Even though NTM has been known can cause disease with manifestation similar to TB infection or other diseases, there is very limited information about the role of NTM in countries with high prevalence of tuberculosis infection rate [4]. This is mainly due to the lack of diagnostic facilities to identify the mycobacteria. The knowledge about the species that is present and cause infection in certain geographic areas is important, therefore accurate identification of NTM species is required.

Risk factors for Nontuberculous mycobacteria infection

Patient commonly gets NTM infections from the environment. The infection can be required from ingestion, inhalation, and dermal contact; this infection can manifest as lymphadenitis, pulmonary disease, skin infection, and soft tissue infection [16]. Unlike infection by M. tuberculosis, infection by NTM is not transmitted by person-to-person; it is presumed that most people get NTM infection from the environment [10]. In NTM respiratory diseases, the infection may be acquired from airborne NTM, whereas in children with cervical lymphadenitis NTM and in majority HIV-infected patients the infection mostly from NTM ingestion [10]. In addition, it has also been reported that soft tissue infection by NTM is acquired from the direct inoculation of NTM species from water [10].

NTM disease is one of the important agents causing disease in an immunocompromised individual, included patients infected with human immunodeficiency virus, malignancy, and patient with autoimmune disease [10]. In addition, genetic factors, immune disorder, and lung disease, environmental factors (such as humidity and altitude) may contribute to the development of NTM infection [8,10]. It has been reported that the increasing prevalence of NTM pulmonary disease is as the results of the increasing of immunocompetent patients with or without pre-existing pulmonary disease [10]. It has also been shown that extrapulmonary NTM infection was found in rheumatoid arthritis patients. In addition, most of the NTM strains associated with extrapulmonary infection were isolated from skin or pus [17].

Disseminated disease due to NTM is primarily found in acute immunodeficiency syndrome (AIDS) and other conditions with severe immunosuppression [12]. Bronchiectasis was common among patients with pulmonary isolation of any NTM [18]. NTM also has been reported as the cause of iatrogenic infection in skin and soft tissue [19]. In addition, NTM is increasingly found to cause skin and soft tissue infections, such as in patients post underwent surgery [20,21]. It has also been reported that the increase of medical tourism among US citizens has led to the increase of NTM infections from cosmetic surgery performed in other countries [22]. Multi-drug resistant Mycobacterium abscessus complex has become a concern as the cause of infection in Cystic Fibrosis [23].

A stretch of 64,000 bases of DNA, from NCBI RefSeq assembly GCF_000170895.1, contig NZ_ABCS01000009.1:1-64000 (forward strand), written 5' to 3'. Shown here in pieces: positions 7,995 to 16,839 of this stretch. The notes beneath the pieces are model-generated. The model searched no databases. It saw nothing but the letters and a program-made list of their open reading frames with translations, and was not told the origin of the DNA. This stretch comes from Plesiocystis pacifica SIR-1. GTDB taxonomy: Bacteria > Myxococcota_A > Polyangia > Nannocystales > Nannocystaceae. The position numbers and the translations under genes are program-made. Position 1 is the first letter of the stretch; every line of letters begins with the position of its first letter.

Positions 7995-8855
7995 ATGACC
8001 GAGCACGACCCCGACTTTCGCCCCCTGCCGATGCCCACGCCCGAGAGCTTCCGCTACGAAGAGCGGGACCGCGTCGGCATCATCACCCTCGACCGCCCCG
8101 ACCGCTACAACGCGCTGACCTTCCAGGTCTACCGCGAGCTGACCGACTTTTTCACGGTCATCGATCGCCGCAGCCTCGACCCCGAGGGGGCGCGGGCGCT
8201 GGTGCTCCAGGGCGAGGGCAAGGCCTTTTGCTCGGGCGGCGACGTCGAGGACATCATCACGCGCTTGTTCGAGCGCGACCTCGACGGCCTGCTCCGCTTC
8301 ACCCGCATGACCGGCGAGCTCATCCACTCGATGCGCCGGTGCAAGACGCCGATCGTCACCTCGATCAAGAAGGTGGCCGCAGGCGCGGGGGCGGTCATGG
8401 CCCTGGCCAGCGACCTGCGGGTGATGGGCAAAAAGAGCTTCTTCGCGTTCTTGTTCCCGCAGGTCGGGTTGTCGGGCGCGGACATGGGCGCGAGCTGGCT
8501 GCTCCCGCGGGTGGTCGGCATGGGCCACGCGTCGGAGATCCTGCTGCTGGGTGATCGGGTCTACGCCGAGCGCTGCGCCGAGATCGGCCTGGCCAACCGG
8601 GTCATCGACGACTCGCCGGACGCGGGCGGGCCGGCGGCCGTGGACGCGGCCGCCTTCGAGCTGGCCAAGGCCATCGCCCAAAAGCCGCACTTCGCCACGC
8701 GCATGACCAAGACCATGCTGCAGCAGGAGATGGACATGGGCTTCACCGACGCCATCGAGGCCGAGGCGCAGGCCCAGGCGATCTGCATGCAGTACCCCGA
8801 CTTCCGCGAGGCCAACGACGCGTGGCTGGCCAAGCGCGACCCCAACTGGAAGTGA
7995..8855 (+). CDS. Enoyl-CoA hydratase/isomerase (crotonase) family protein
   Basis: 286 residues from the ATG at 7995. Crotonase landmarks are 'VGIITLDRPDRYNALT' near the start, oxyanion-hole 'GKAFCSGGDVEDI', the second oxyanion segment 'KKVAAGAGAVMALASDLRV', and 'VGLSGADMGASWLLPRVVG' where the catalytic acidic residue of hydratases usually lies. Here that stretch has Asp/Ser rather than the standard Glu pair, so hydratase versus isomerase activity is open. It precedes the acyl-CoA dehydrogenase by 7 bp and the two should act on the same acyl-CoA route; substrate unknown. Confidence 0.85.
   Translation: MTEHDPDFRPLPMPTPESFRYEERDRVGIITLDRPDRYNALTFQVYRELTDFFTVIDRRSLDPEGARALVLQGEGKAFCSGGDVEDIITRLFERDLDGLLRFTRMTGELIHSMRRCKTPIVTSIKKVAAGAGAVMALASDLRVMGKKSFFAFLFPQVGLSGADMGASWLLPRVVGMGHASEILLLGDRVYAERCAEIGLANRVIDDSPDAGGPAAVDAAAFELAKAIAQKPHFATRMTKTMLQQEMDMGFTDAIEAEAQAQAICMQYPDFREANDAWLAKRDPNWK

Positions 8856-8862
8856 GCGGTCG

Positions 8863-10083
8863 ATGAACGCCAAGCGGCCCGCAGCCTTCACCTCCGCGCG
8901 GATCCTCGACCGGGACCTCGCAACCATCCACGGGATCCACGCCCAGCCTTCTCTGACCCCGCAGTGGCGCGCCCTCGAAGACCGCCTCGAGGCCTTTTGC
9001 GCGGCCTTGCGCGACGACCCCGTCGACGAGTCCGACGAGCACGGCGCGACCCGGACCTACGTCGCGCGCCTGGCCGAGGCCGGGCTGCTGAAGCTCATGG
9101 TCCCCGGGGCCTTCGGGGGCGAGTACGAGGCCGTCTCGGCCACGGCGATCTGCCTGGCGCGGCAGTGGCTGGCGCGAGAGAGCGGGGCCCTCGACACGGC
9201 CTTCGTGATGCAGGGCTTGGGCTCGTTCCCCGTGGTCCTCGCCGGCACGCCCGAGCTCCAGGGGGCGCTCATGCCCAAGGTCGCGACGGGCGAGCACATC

Diagnostic tools for the detection of Nontuberculous mycobacteria

NTM infection showed various clinical manifestations and difficult to be differentiated with tuberculosis infection or other pulmonary infection. Therefore diagnostic method to identify NTM infection is very crucial to establish the diagnosis of NTM. The treatment for NTM infection specifically depends on the species, therefore, species-level identification of NTM is recommended [8,24]. In developing countries, there is a limited method available for the detection of NTM; the conventional methods such as smear microscopy are cheap and simple for rapid detection of mycobacteria [8]. Two types of smear microscopic staining for Acid Fast Bacilli (AFB) detection that are commonly used are carbol fuchsin stain (such as Ziehl-Neelsen or Kinyoun staining) and the fluorochrome staining (using auramine O alone or in combination with rhodamine B) [8]. However, these techniques cannot see the differences between NTM and M. tuberculosis [8].

To diagnose NTM lung diseases, there are two types of cultures, liquid and solid media cultures that are recommended to increase the growth detection of NTM [8,10]. Definitive diagnosis of NTM lung diseases requires the growth culture identification, even though Mycobacterium needs several weeks to grow in culture medium. In addition, it is suggested that the presence of NTM in a single sputum sample is not proof of NTM infection, especially when the AFB smear is negative and NTMs are cultured in small numbers [10], because of the possibility of contamination. However, until now, mycobacterium culture is still as the gold standard for laboratory confirmation of NTM; in addition, genotypic typing and drug susceptibility tests are required [10].

Various new technologies have greatly improved particularly in detection, identification, bacterial strain typing, and drug susceptibility testing of NTM [25]. For example, multiplex PCR has been used to identify the cause of tuberculosis infection and to identify NTM strain [11]. This PCR method can also identify new species which previously cannot be characterized by conventional biochemical and phenotypic techniques [11]. Species of NTM can be identified using PCR by examining the specific sequence such as hsp65 sequence and 16S rRNA [26]. Recently, a new method that is matrix-assisted laser desorption ionization-time of flight mass spectrometry (MALDI-TOF MS) can be used to identify NTM to species level. This technique can perform an accurate, rapid, cost-effective, and simple to identify species of NTM [27]. However, despite the advantages of this method, it is reported that this test is not as fast as to identify other bacteria. To identify NTM, it needs more time than to identify other bacterial strains [28].

4. Conclusion

NTM infection is increasing and becoming a major health problem worldwide. Recognising and minimising the risk factors for NTM infection can prevent and reduce the morbidity of NTM infection. Since the clinical manifestations of NTM infection are not specific and differ between species that infect the human, diagnostic tools to identify NTM species are crucial to establish a definite diagnosis and to determine the appropriate treatment. The knowledge about the species distribution of NTM, the risk factors, and the diagnostic methods is important to prevent the infection and provide accurate treatment of NTM infection.